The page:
Winter 2015-16
From the Editor

Dreaming of Summer and Balkan Camp?

By Julie Lancaster

From the depths of winter this issue brings you a reminder of summer, music, dancing and Balkan camp. Continue Reading

Scholarship Recipients

Iroquois Springs 2015: Meghan Quinn

By Meghan Quinn, Winter 2015-16
Meghan Quinn

Meghan Quinn

Location: Saugerties, N.Y.

Occupation: High school English teacher.

Connection to Balkan music/dance: Before I moved to the Hudson Valley this summer, I played in Ahavaraba, a Buffalo-based klezmer band. We added some Balkan tunes to our repertoire, but I knew that I was just scraping the tip of the iceberg. I had heard about EEFC’s Iroquois Springs Balkan camp, and it seemed like an ideal way to immerse myself in learning about the many styles of Balkan music. Since I also found out I’d actually be moving to the Hudson Valley, camp seemed like the perfect place to make some new musical connections. I met so many great people through camp, including some folks in my area that I have started to play with weekly as part of a Balkan music club based at Bard College. I plan to keep playing and learning about Balkan music, and I hope to be in a band someday soon.

Number of times at Balkan camp: This was my first time at camp, and it most certainly will not be my last!

Studied at camp: I took four different classes each day at camp: accordion lessons and Albanian ensemble with Raif Hyseni, and accordion lessons and ornamentation class with Kalin Kirilov. I also participated in Mavrothi Kontanis’s Greek singing class a few times! It was immediately apparent that at Balkan camp, you are learning from the best of the best—people who truly live and breathe the type of music they are teaching. I found all the teachers to be very generous with their time and talents. What I learned from them, and from my fellow students, made me not only a better Balkan musician, but a better musician in general.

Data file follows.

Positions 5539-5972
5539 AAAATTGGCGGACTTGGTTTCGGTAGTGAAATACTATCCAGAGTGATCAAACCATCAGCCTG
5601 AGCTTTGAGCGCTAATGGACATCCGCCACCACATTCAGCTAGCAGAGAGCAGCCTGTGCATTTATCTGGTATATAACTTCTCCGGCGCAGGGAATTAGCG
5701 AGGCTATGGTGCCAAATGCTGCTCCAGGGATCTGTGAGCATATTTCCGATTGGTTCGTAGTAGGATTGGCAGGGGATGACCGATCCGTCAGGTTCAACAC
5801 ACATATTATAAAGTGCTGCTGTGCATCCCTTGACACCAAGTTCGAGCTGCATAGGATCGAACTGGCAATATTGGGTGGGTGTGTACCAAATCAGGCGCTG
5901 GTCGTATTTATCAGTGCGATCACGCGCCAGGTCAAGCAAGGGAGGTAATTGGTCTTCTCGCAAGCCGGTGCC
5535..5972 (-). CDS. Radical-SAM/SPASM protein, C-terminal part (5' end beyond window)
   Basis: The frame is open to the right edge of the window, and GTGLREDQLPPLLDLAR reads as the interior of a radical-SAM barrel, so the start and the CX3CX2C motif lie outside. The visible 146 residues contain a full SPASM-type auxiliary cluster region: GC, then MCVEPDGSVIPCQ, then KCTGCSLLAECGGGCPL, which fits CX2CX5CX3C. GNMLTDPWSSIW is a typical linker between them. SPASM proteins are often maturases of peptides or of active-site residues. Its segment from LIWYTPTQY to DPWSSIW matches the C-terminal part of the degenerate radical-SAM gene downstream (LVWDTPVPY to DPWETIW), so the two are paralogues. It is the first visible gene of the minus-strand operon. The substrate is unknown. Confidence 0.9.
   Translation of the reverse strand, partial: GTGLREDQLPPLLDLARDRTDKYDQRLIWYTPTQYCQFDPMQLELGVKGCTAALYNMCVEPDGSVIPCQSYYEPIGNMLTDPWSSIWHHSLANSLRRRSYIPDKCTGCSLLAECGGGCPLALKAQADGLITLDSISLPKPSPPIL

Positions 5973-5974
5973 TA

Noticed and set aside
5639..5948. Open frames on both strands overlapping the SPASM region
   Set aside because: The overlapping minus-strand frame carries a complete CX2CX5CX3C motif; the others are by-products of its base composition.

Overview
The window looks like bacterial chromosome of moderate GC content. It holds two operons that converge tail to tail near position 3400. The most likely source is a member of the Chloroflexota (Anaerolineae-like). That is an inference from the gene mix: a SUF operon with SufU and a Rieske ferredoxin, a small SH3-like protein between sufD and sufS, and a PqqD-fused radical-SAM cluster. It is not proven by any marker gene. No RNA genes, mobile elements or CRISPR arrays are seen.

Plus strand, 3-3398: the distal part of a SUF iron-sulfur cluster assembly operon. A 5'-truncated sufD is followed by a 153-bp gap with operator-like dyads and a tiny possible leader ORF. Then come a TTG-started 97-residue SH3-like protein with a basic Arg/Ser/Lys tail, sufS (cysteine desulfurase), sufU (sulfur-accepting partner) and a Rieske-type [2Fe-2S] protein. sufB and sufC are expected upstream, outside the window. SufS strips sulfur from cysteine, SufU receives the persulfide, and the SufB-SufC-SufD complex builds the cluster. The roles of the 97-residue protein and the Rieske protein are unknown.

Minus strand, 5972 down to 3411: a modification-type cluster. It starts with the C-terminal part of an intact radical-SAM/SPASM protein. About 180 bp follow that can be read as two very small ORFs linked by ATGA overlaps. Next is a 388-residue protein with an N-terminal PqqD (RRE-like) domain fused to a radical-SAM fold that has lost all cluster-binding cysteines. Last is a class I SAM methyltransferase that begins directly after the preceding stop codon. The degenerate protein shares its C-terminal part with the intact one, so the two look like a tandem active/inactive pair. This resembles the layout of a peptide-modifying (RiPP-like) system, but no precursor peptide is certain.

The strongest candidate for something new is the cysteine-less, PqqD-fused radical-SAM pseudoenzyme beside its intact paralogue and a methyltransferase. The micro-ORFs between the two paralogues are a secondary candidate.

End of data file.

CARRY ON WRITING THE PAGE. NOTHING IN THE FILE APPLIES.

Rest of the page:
Memorable moment at camp: I especially loved the opportunity to perform and share what we had been learning in classes with everyone. Kalin’s accordion class did a surprise performance one night, playing in the dance hall as folks spun in a circle around us. Raif’s Albanian ensemble performance was incredibly fun, since almost the entire camp was participating too. I got chills the first time Merita [Halili]’s beautiful Albanian singing class added their voices to this ensemble.

Balkan camp is a total immersion into music that goes far beyond what I learned in classes. Walking on the winding paths, I would hear the sounds of gajdas and zurlas off in the woods somewhere, tapans echoing from an outdoor classroom, teenagers playing ukuleles on a porch, and people practicing their instruments all over the place. The dance hall is the center of camp life after dinner, and it is filled with lively bands, singing and dancing every night. Then the fun continues at kafana until the wee hours of the morning.

Beyond the learning opportunities and musical experiences, I quickly discovered that the people at camp are fantastic. Whether newcomers or longtime participants, people were open-minded, curious, kind and passionate. I was instantly welcomed as part of the community by cabin-mates, classmates, dancers and teachers. I can’t wait to come back to camp next year to be part of it again.

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